Hyman at New Heights

Photo credit:Kirby Lee-USA TODAY Sports
Robin Brownlee
10 months ago
I’m not the only one who thought Zach Hyman had a chance to surpass the career-highs for goals, assists and points he had in his first campaign with the Edmonton Oilers last season after coming over from the Toronto Maple Leafs. Hands up those who thought Hyman would do it in 47 games. Sure.
As good as Hyman was for the Oilers last season after inking a seven-year contract with a $5.5-million AAV, putting up 27-27-54 in 78 games, anybody paying attention can see he’s reached a new level with the Oilers this season. Hyman surpassed that points total Saturday in a 4-2 win over the Vancouver Canucks with a goal and three assists, giving him 24-32-56 – with 34 games remaining.
At 30, Hyman, whose game is more about hard work and hustle than raw talent, is better than he’s ever been. And while playing with the likes of Connor McDavid and Leon Draisaitl is a luxury he didn’t have in the six seasons he spent playing in his hometown of Toronto, he’s not a guy who is just along for the ride.
With the Oilers looking to extend their winning streak to seven games and continue to climb the Pacific Division standings when the Columbus Blue Jackets come calling Wednesday, Hyman has had as big a hand in this team’s resurgence as anybody with 4-8-12 during this six-game roll. That’s in addition to his usual time spent in the tough areas and in pursuit of every puck. Hyman even added a scrap with Sean Durzi of L.A. to his repertoire Jan. 9.


Jan 21, 2023; Vancouver, British Columbia, CAN; Vancouver Canucks defenseman Riley Stillman (61) watches as Edmonton Oilers forward Zach Hyman (18) scores on goalie Spencer Martin (30) in the first period at Rogers Arena. Oilers won 4-2. Mandatory Credit: Bob Frid-USA TODAY Sports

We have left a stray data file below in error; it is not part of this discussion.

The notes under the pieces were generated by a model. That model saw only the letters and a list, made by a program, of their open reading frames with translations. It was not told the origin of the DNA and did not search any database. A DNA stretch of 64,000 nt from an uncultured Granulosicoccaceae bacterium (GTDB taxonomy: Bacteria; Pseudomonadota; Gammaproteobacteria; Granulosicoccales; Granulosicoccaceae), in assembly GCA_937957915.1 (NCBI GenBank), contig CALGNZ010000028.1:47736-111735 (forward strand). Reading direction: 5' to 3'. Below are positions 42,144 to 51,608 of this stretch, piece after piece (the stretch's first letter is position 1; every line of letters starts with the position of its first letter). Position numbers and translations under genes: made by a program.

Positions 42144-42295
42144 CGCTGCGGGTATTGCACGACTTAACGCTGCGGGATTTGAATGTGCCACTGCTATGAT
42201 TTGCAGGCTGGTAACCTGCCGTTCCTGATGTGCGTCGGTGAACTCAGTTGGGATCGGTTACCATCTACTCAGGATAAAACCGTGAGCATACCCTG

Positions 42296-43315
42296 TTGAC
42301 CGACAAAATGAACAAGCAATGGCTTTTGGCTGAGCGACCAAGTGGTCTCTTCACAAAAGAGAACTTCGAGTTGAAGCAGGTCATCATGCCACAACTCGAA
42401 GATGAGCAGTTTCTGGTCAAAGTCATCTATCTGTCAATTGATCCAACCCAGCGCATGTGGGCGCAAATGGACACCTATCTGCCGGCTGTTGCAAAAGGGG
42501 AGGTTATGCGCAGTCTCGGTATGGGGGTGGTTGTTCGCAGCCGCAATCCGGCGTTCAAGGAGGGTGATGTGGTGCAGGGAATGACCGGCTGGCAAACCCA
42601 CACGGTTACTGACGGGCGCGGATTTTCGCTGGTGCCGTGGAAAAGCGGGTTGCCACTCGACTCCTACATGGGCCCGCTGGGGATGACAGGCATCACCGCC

“I don’t know. I don’t think you look too far ahead,” said Hyman, asked if he ever saw himself becoming as much of an offensive player as he is now. “For me, when I came to the league, it was ‘how am I going to stick in the league?’ and ‘how am I going to be an everyday player?’
“Then, every year you try to kind of add elements and change. You don’t go from 28 points or whatever my first year was to now overnight. You’ve got to work at it and there’s still a lot of season left. So just for me, every level I’ve been at, I tried to work at my game and try to learn the game as it changes.”
While McDavid and Draisaitl sit one-two atop the NHL scoring race as they tend to do season after season, you’ll find Hyman in 14th place as of today. His 56 points have him ahead of the likes of Steven Stamkos, Sidney Crosby, Alexander Ovechkin and Auston Matthews. He won’t stay there but that doesn’t take away from how well he’s played – 12 of his goals have come on the power play and 12 are at even strength. He’s had four goals called back.
“He’s effort personified, so you know what you’re getting every day he gets to the rink, whether it’s a practice or a game,” coach Jay Woodcroft said. “You know what you’re getting every day he gets to the rink whether it’s a practice or a game.
“He’s at a career pace. We’re proud that he’s finding his stride in Edmonton. I think he makes us a better team. I used the term to describe him before as easy to play with but hard to play against. I think that sums him up perfectly.”


When it comes to praise from high places, what McDavid says about Hyman tells you a lot about his value to this team.
 “He brings it every night,” McDavid said. “He’s playing great, there’s no doubt about that. He’s doing a lot of good things and getting rewarded for it, which is really good to see. He works so hard, he keeps pucks alive, he’s good on the forecheck, he goes to the net hard, and he opens up a lot of space. He’s a leader on our team who sets the tone for our group in terms of work ethic.”

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